Ringing in the New

Arctostaphylos pajaroensis, just starting to bloom.

Today is the lunar New Year, and, after a long time away from the garden, I was so happy to step out and see my different manzanitas (Arctostaphylos) ringing in the New.

Arctostaphylos is an amazingly versatile species, from groundcover to small tree. Together with our native currants, it's the early bloomer in the garden, some species start in December, though most bloom in late winter.

Arctostaphylos pajaroensis in the front garden, about 3 feet high.

Because I don't live close to wild areas, I've planted many different species in my garden.

  • A. pajaroensis, quite possibly my favorite manzanita with pink blossoms, grey leaves, and copper-colored leaf tips. Can become 8 ft tall, but grows slowly.
  • A. 'St. Helena', a beautiful large shrub with fairly big grey leaves. I'm hoping to grow it 6-8 feet tall against a wall of the house. Just starting to bloom. 
Arctostaphylos S. Helena
Here's hoping that St. Helena will grow a foot or two this year!
  • A. 'Howard McMinn' a commonly planted variety that is tolerant of difficult conditions grows in a fairly shady part of the front garden and will be 4-5 ft tall.
  • A. 'Sentinel', with attractive dark green leave and a vase shape is similar to Howard McMinn. I used in in my hedge I'm a little worried it won't fill in enough, but let's wait and see. 
  • A. hookeri 'Woodside', a bright green low shrub / high ground cover that tolerates some shade. 
  • A. 'Emerald Carpet', a reliable ground cover that can over 5x5 feet, though some die-back is common.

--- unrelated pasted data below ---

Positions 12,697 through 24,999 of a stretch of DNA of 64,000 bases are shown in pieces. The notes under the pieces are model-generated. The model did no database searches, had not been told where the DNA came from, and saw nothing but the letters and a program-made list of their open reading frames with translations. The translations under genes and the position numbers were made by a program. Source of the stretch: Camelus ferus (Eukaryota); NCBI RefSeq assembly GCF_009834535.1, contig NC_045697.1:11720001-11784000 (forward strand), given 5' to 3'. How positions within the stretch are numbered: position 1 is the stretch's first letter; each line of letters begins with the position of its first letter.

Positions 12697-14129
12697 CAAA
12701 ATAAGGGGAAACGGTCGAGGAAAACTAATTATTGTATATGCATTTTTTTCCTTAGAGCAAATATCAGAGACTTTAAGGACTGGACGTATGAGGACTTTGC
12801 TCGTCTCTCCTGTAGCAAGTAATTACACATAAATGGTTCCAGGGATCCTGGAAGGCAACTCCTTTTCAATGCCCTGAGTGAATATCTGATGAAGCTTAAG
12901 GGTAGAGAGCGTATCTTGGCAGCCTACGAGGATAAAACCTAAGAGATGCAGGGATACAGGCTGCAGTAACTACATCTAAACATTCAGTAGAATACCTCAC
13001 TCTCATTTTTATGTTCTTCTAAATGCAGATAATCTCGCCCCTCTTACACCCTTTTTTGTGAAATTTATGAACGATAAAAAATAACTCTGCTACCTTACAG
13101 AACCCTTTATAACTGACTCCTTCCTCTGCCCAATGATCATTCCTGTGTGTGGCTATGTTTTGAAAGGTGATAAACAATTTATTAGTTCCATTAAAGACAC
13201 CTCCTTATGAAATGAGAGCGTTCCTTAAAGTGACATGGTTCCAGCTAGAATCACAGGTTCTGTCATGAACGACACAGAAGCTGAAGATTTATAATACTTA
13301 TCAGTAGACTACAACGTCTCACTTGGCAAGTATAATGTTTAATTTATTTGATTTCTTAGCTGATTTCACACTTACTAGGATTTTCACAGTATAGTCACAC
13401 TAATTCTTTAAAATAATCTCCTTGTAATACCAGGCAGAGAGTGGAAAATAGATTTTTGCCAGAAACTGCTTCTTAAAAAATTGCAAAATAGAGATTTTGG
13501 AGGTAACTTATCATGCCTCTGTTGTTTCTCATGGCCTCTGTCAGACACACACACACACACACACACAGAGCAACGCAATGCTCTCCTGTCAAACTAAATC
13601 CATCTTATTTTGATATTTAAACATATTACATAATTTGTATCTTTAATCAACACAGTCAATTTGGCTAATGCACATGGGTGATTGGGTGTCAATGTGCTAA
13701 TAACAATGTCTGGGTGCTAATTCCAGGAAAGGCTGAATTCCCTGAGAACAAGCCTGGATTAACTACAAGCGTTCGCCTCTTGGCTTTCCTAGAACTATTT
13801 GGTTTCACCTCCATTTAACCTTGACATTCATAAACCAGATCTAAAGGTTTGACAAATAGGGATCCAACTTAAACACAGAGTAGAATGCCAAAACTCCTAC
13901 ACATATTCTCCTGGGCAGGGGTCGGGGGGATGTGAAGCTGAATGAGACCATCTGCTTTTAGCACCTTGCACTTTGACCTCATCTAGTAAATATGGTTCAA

As I'm composing my list I realize that I've stuck to the tried and true - though I also have to admit that a few not-so-common manzanita, most noticeably those that prefer sandy soil, did not make it in my garden. Maybe it wasn't me selecting the plants, maybe it was the plants selecting me!.

Regardless, it seems like a wonderful way to ring in the New Year, to hold some hope for the garden. Yes, it's been dry, but maybe it will all work out.  Meanwhile, the first bees and even the hummingbirds gather around and celebrate with me, knowing that spring is not so far away.

A. parjaroensis and bumble bee - this photo is from last year, and from a little later in the year.


Jason said…
This is a genus you can't find in my area,but looks alike a great bunch of plants.
ryan said…
That's a good collection. They may not be obscure, but they're all really nice.
I added an A. pajaroensis to the garden last year. It only took me two years to find a decent nursery specimen. However, a couple of weeks ago I thrilled to see it blooming, even though it's so small. It seems to bloom a little earlier here, even before Dr. Hurd. I'm still experimenting with Manzanita here. Our location isn't ideal for them, but if these continue to do well, I'd love to add more, and they do provide very good winter food for the bees (although I haven't, yet, seen a bee on ours!)